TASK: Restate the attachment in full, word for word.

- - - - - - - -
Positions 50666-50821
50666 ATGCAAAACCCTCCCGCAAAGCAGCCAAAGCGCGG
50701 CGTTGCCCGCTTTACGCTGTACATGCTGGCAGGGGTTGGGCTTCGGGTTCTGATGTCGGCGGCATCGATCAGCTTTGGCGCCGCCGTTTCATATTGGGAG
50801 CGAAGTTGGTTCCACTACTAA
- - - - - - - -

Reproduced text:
Positions 50666-50821
50666 ATGCAAAACCCTCCCGCAAAGCAGCCAAAGCGCGG
50701 CGTTGCCCGCTTTACGCTGTACATGCTGGCAGGGGTTGGGCTTCGGGTTCTGATGTCGGCGGCATCGATCAGCTTTGGCGCCGCCGTTTCATATTGGGAG
50801 CGAAGTTGGTTCCACTACTAA